Hero Run held to honor 9-year-old student with hemophilia disord - WMBFNews.com, Myrtle Beach/Florence SC, Weather

Hero Run held to honor 9-year-old student with hemophilia disorder

Jake Spurlin, suffers from hemophilia, a rare blood disorder that prevents his blood from clotting properly. (Source: Spurlin Family) Jake Spurlin, suffers from hemophilia, a rare blood disorder that prevents his blood from clotting properly. (Source: Spurlin Family)
At any time, Jake could have severe spontaneous bleeding in any part of his body. (Source: Spurling Family) At any time, Jake could have severe spontaneous bleeding in any part of his body. (Source: Spurling Family)
Grades K-3 held a HeroRun in Jake's honor on Thursday. (Source: WALB) Grades K-3 held a HeroRun in Jake's honor on Thursday. (Source: WALB)
Cindy Spurlin is Jake's mother and the race coordinator for the Hero Run. (Source: WALB) Cindy Spurlin is Jake's mother and the race coordinator for the Hero Run. (Source: WALB)
Brooke Spurlin is Jake's sister and she helped work the race for the students at Annie Belle Clark Primary. (Source: WALB) Brooke Spurlin is Jake's sister and she helped work the race for the students at Annie Belle Clark Primary. (Source: WALB)
TIFTON, GA (WALB) -

A Tifton Elementary School went running for a good cause Thursday. 

Students held a Hero Run for National Hemophilia Awareness Month.

It was all to support their classmates fighting the rare blood disorder.

"It's difficult when you wake up in the morning and not know sometimes if he can't walk or can't get up out of bed," said Cindy Spurlin. 

These are worries Cindy has to deal with every morning when her child wakes up.

Her 9-year-old son, Jake Spurlin, suffers from hemophilia, a rare blood disorder that prevents his blood from clotting properly.

"As a parent you know, you never want your kid to hurt. You want to wrap them in a bubble if you can rather than have hemophilia or not. You never want them to hurt," said Cindy.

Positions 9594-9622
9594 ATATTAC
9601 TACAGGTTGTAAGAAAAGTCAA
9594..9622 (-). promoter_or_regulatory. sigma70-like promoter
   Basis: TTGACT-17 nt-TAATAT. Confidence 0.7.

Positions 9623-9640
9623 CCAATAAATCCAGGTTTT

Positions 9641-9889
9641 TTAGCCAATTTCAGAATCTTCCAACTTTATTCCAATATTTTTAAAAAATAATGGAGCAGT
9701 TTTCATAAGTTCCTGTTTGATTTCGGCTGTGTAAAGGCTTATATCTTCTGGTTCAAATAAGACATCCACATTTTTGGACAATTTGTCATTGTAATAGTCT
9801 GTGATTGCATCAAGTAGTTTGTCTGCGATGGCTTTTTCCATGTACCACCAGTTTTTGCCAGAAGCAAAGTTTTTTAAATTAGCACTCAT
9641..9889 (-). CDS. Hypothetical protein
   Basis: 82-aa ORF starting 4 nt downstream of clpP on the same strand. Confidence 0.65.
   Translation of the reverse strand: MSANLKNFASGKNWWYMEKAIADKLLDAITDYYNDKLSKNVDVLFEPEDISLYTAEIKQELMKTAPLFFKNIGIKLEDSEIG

At any point, Jake could have severe spontaneous bleeding.

"One bleed can cause debilitating arthritis and Jake's probably had over 100 bleeds since he was born," explained Cindy.  

Since physical activity is the only thing that can help, Jake's third-grade student council classmates at Annie Belle Clark Primary School thought of the idea to have a Hero Run in his honor to support the HemoWish Foundation.

"This is truly a lesson you can't learn in a textbook. It's about teaching children how to work together as a team to raise awareness but also for mankind and doing something for humanity," said Annie Belle Clark Primary School Assistant Principal Moranda Eagleton. 

Jake's older sister, Brooke Spurlin, even had her friends out supporting the cause. 

"It makes me feel happy that all his friends are so supportive of everything about his hemophilia. They know about his hemophilia and they can come out here and run to raise money for hemophilia," said Brooke.  

As for Jake, he wants the world to know that despite his condition, he is the same as the rest of the kids. 

"I'm a normal everyday kid who likes to win," said Jake.  

The school and Jake's family have raised over $3,000 for the HemoWish Foundation, which will help grant a wish for another child. 

A ceremony to the recipient will be held by the school soon. 

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